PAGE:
Joking Matters

Milo is dangerous, everyone agrees. Well, not quite everyone. (Me, for example.)

Certainly journalist Jeremy Scahill thinks he is. Invited to appear with Milo on Real Time with Bill Maher, Scahill refused, insisting, along with almost everyone else who has written about Milo except Tom Ciccotta and me that Milo incites violence. (He doesn't; the only person Milo has ever called for violence against is Dylann Roof, in the form of the death penalty). In Scahill's words: "Yiannopoulos has shown he will use his appearances to publicly attack and shame specific ordinary people by name, a practice which could lead to violence or even death."

Bill Maher would beg to differ. "You are so, let's say, helped, by the fact that liberals just always take the bait," he acknowledged in his interview with Milo last night. And then Maher cautioned his side: "Stop taking the bait, liberals! The fact that they all freaked out about this little, impish, British fag.... You f*cking schoolgirls. You schoolgirls!"

Most people never hear what Milo actually talks about, they only hear about his jokes. Jokes about Lena Dunham, Amy Schumer, and Sarah Silverman. Jokes about Caitlyn Jenner. Above all, jokes about Leslie Jones. These are the jokes for which Milo was banned from Twitter last summer and for which the media will never forgive him.

It doesn't matter that nothing Milo said about Jones was anything remotely like what Scahill and others claim that he said. Milo, a gay man, makes jokes about celebrity (not ordinary) women, including one celebrity black woman, and it is his fault that others agree with him that Lena Dunham, Amy Schumer, and Sarah Silverman aren't funny (they aren't) or that Caitlyn Jenner is (this one is harder for me, but I take Milo's point about the need to talk about transgenderism as an issue; plus Jenner, like Milo, has been slammed for being conservative, go figure). Or, yes, that Leslie Jones looks like a man, more precisely, "black dude," which as Milo constantly points out, was as much a joke at his own expense as hers. (Milo likes black male lovers, if you haven't heard.)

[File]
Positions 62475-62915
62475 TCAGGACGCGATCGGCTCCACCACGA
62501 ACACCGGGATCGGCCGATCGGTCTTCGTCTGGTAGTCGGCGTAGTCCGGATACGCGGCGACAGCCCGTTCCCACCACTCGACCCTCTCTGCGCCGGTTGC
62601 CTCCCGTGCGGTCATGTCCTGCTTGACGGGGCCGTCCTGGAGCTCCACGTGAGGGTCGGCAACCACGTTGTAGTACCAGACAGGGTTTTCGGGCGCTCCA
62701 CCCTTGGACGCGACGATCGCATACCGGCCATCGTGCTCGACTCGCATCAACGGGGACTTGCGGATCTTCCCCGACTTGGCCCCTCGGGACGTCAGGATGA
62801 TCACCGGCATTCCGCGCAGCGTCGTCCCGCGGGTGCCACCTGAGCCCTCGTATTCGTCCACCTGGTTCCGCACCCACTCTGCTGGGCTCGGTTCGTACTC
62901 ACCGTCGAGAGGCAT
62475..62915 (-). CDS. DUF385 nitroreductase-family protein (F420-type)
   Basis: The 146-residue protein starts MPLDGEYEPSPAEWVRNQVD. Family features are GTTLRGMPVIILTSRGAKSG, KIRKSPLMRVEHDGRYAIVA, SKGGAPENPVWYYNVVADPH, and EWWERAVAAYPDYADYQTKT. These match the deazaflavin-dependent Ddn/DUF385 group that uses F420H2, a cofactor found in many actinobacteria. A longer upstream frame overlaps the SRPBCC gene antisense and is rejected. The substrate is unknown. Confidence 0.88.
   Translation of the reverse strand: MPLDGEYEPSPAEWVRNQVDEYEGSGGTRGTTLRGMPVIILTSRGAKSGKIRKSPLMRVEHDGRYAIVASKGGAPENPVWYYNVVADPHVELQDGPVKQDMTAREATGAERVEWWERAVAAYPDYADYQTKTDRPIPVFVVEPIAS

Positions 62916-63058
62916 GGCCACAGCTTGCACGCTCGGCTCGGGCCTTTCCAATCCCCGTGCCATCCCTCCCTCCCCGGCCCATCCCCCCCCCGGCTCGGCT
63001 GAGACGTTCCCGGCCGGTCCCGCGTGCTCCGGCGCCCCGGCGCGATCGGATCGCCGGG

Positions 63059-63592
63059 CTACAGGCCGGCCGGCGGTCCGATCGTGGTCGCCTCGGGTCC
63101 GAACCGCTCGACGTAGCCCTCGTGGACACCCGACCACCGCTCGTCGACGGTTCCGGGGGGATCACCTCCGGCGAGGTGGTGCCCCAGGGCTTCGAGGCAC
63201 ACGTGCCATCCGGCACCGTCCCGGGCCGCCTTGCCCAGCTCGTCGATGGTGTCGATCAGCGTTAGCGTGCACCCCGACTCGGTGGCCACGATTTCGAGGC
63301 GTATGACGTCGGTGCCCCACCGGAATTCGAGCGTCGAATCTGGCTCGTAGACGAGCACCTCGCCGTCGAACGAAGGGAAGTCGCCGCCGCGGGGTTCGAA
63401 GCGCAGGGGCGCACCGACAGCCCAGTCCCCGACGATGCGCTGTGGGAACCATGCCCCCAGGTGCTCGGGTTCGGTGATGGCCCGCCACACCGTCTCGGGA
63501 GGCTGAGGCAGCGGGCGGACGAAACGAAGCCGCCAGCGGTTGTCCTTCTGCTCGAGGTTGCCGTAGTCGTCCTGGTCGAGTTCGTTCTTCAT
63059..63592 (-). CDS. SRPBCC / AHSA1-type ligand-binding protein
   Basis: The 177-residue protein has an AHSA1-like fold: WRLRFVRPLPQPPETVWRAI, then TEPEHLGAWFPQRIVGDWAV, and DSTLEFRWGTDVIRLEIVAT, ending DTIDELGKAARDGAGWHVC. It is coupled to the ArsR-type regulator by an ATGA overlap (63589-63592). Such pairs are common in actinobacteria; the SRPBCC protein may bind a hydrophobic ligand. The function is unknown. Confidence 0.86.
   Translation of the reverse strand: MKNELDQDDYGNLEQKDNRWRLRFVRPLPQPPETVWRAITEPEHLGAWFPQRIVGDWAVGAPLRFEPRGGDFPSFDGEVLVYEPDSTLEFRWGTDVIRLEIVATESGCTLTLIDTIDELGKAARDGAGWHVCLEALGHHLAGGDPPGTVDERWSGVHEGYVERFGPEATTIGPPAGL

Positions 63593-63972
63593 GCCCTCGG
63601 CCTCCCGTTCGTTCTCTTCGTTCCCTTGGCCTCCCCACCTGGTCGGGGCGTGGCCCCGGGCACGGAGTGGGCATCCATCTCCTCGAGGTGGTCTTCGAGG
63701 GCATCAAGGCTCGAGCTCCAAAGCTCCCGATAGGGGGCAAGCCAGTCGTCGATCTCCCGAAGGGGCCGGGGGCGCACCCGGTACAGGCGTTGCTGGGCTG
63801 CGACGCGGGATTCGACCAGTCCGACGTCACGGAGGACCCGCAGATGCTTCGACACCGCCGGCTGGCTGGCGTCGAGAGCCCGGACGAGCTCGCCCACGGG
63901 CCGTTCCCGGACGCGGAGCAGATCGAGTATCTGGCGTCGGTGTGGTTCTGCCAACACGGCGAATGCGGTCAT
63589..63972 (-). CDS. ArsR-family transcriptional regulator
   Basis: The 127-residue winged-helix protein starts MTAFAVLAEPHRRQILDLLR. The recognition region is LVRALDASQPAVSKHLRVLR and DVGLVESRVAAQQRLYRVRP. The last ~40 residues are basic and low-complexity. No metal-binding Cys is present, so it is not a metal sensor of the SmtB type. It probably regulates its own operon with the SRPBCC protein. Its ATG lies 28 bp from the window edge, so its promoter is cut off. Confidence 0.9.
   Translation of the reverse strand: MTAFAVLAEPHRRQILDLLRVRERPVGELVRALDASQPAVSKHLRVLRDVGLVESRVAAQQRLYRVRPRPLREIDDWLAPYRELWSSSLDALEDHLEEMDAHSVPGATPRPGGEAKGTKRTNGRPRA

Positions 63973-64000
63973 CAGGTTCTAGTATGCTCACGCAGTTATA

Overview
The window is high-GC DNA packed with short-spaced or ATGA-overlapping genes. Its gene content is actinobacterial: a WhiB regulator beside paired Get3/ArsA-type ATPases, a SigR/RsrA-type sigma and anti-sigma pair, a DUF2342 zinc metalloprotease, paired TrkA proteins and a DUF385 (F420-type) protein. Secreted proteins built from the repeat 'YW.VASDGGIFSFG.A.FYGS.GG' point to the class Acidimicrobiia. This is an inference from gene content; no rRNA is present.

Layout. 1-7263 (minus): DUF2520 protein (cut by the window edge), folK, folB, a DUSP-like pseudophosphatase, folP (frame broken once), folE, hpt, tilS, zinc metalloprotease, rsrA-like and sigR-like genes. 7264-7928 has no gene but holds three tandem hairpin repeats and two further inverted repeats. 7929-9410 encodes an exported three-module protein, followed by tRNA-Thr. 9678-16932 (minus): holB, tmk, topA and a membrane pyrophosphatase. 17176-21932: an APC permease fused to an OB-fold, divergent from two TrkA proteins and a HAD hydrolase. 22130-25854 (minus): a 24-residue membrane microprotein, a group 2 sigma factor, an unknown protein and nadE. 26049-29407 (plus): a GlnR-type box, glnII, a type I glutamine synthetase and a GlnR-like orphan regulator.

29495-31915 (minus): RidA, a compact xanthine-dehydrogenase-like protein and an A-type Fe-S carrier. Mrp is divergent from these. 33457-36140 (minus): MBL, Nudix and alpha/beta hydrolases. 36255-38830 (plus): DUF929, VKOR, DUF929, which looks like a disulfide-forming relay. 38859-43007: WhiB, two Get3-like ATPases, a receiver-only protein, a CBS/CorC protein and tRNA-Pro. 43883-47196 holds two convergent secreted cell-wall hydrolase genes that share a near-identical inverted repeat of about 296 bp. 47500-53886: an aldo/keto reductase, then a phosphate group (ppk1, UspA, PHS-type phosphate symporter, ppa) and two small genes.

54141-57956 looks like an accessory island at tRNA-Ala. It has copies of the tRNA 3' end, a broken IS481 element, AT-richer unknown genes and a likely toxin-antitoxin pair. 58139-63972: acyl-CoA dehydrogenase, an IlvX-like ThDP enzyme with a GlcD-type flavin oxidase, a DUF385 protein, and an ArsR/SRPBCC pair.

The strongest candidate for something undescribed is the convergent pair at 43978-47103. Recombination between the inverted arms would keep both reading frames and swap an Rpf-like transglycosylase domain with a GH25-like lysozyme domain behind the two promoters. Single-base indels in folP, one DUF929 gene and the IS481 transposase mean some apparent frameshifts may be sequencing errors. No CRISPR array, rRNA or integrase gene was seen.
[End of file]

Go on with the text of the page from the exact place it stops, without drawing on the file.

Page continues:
Full transcript for those who missed the spat: Jones had been Tweeting about the bad reviews Ghostbusters was getting, one of which Milo wrote, "Teenage Boys with Tits: Here's My Problem with Ghostbusters." Milo jumped into the Twitter fray with: "If at first you don't succeed (because your work is terrible), play the victim. EVERYONE GETS HATE MAIL FFS." Jones reported Milo to Twitter and called one of his fans a "racist b*tch" for saying "how sad that a comedian would want to limit free speech. Lenny Bruce is rolling over in his grave." Milo responded to Jones: "Ghostbusters is doing so badly they've deployed @Lesdoggg to play the victim on Twitter. Very sad!" "Barely literate. America needs better schools." At which point, he was blocked from linking to her account. To which Milo replied: "Rejected by yet another black dude." And that was it.

To be fair, Milo also makes jokes about Muslims (because in many Muslim-majority countries they believe that it should be legal to kill gays for being gay), about gays (because they believe all Muslims are their friends and Christian pizza makers are their enemies), about lesbians (whom he says give bad advice to other women about how to relate to men), about professors (particularly those who penalize their students for holding conservative or libertarian political views), and about Black Lives Matter (because they seem not to care about all black lives, particularly those lives lost to other blacks as opposed to the police). But he also makes jokes about conservatives (whom he has called "spineless cunts"), Republicans (ditto), and gamers (whom he now defends, but once described as "dorky weirdos in yellowing underpants").

Above all, however, he makes jokes about himself. As, for example, his choice of costume last night for his interview with Bill Maher. Milo is perfectly capable of dressing in a suit; look at the one he wore for his interview with Tucker Carlson the night after the Berkeley riot. Okay, yes, there is the pink shirt, but Milo's tailoring is impeccable. Compare this look with what he chose for his interview with Maher. Full-on pearls, there must not be an oyster left with its dewdrop from heaven; bomber jacket from ALLSAINTS (yes, he's Catholic, he's doing this on purpose), camouflage pants, and limited edition Black History Month Air Jordans (in homage to his boyfriends). Could he be any more gay? Okay, yes, which is my point! He is doing this on purpose.